Yesterday I was riding south on Cole Road, between Emerald and Franklin (near the mall), during afternoon "rush hour." I wasn't particularly comfortable, but I was riding legally, staying as far to the right as "practicable," and going around 20mph. (There aren't really many alternative routes in that immediate area, that are much better.)
Most of the motorists dealt with the sharing situation with patience and grace.
However, I had an encounter with one female motorist in a pathetic little green Neon.
She came up behind me and laid on the horn.
Like everyone else, within maybe 10 seconds she was able to go on by. As she drove by, she and her passengers were screaming "Get off the road!" at the top of their lungs.
(Is more education needed? Would that constitute "intimidation"? If I was supposed to be intimidated into hanging up the bike, it didn't work.)
Predictably, they proceeded to the next red light, where I caught up with them.
There were four people in the car, all most likely "Generation Z" (that's for "Zombie" - late teens or early 20s, with that glazed-over "gamer" expression on their faces).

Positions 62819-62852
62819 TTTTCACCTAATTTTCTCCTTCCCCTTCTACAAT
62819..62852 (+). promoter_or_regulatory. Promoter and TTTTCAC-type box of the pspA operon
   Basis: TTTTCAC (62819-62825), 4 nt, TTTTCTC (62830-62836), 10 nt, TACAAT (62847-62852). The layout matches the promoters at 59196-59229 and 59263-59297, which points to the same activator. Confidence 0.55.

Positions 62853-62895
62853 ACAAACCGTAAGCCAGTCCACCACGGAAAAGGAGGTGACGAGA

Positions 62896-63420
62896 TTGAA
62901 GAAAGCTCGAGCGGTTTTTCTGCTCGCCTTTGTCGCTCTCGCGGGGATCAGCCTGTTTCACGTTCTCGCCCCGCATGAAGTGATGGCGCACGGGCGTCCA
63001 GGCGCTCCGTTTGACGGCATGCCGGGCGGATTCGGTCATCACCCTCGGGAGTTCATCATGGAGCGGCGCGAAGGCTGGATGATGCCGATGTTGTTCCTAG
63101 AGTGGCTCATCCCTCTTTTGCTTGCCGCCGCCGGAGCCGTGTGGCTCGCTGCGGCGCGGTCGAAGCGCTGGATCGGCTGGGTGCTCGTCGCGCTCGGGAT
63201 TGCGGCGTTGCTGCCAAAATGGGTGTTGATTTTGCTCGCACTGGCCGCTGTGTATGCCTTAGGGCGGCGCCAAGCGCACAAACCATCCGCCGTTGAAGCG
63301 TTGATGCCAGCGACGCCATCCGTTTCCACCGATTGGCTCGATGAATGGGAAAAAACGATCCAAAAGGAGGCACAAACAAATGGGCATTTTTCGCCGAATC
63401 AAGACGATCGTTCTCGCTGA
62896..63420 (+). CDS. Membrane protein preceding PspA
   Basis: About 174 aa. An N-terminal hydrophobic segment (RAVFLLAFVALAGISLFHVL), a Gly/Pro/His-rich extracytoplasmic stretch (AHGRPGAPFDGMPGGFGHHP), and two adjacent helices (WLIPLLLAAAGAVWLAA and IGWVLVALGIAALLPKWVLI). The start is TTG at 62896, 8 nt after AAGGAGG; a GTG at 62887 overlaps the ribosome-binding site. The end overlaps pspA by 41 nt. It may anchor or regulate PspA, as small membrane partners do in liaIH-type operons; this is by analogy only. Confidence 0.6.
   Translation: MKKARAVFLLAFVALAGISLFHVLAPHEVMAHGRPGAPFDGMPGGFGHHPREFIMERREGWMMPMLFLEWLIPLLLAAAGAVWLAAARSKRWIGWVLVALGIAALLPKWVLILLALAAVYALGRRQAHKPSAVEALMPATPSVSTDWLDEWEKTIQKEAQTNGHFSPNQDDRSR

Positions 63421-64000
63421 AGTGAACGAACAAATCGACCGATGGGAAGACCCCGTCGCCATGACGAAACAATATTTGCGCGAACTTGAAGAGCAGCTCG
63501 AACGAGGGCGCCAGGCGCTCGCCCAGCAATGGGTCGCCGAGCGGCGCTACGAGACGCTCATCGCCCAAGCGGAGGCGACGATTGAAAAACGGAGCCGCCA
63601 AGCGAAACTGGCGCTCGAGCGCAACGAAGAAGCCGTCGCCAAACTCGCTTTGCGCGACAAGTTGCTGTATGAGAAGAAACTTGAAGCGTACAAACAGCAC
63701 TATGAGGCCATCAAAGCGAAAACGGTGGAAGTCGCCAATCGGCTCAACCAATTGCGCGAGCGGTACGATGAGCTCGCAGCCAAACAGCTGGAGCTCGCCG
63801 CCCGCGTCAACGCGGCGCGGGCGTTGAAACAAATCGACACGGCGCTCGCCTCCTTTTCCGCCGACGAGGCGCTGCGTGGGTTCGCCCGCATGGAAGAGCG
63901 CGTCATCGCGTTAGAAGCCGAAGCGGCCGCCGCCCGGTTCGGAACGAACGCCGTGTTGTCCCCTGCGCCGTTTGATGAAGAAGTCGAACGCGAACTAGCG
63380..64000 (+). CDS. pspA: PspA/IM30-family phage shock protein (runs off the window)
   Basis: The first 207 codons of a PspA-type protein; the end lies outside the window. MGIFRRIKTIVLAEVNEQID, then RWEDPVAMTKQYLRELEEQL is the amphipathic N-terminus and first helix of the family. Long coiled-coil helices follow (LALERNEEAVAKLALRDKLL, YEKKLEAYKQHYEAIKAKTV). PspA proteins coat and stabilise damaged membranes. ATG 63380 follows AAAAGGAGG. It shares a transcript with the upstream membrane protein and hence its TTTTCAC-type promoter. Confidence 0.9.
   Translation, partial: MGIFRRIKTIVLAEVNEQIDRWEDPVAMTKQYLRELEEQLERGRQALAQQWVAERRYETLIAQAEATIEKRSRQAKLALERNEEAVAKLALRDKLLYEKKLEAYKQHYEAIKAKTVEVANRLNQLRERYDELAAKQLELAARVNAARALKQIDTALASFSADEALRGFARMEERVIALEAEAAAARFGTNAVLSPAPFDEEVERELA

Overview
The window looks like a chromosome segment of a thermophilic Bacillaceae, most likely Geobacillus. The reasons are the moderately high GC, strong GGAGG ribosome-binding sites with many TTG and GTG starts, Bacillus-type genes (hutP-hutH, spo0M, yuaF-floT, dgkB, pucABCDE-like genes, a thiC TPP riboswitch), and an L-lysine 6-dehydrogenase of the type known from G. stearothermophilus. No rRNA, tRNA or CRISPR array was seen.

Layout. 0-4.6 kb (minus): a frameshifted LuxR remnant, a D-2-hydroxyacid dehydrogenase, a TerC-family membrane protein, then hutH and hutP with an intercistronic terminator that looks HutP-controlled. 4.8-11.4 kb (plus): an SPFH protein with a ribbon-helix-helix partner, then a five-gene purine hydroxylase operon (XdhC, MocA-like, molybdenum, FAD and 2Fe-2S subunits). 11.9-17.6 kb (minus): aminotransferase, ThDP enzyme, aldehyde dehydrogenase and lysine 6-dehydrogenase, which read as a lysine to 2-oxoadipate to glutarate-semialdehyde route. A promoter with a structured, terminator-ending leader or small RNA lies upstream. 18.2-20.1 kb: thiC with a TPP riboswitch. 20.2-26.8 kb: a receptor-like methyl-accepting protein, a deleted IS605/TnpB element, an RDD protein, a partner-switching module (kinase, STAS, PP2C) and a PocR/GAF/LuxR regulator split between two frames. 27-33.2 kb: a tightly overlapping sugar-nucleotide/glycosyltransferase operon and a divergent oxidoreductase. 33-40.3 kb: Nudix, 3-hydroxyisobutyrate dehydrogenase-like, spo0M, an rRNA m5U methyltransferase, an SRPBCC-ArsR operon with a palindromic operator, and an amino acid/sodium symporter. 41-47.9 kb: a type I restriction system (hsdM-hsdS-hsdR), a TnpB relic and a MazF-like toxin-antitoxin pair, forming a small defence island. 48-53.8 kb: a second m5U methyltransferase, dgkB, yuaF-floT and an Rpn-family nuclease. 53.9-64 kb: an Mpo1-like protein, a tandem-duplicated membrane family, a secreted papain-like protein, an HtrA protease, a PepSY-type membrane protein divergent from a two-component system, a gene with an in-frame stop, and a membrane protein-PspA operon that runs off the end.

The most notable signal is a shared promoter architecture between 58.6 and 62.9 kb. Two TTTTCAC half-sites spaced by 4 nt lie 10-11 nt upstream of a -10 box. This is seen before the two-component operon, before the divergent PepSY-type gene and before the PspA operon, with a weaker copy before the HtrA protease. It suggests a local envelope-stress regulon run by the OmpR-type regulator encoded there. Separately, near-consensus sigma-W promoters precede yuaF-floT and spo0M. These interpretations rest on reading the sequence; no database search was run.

I told the driver, "I'm sorry to hold you up. I didn't realize you were in such a hurry to get to the next red light."
She proceeded to tell me, in a soliloquy punctuated with profanity for maximum effect, how I had endangered their lives by forcing them to go out into the other lane. (It's a four-lane road, and they had to use the other lane that goes in the same direction to get by.)
I explained to her - although I felt like it was generally a waste of breath - that I was operating legally, and that sometimes faster traffic has to wait for a break to get around slower traffic. And that she should call the police if she felt I was violating the law.
If such a motorist thinks I'm anxious to share the road with somebody of her mentality and comprehension, she's got it all wrong! If she thinks I was deliberately delaying her - wrong! If she thinks her right to use the roadway takes precedence over mine - wrong! If she thinks that trying to share the road and work patiently with other roadway users to minimize the unpleasantness will diminish her quality-of-life or delay her in a meaningful way - she really needs to calmly consider whether honking and screaming is really the best solution.
(I always wonder if such folks would behave in exactly the same manner if they were being followed by a police officer. I'm thinking it's unlikely. Of course, I also like to think that a police officer would know and enforce the law in such a situation, although I really don't have any evidence to support that opinion.)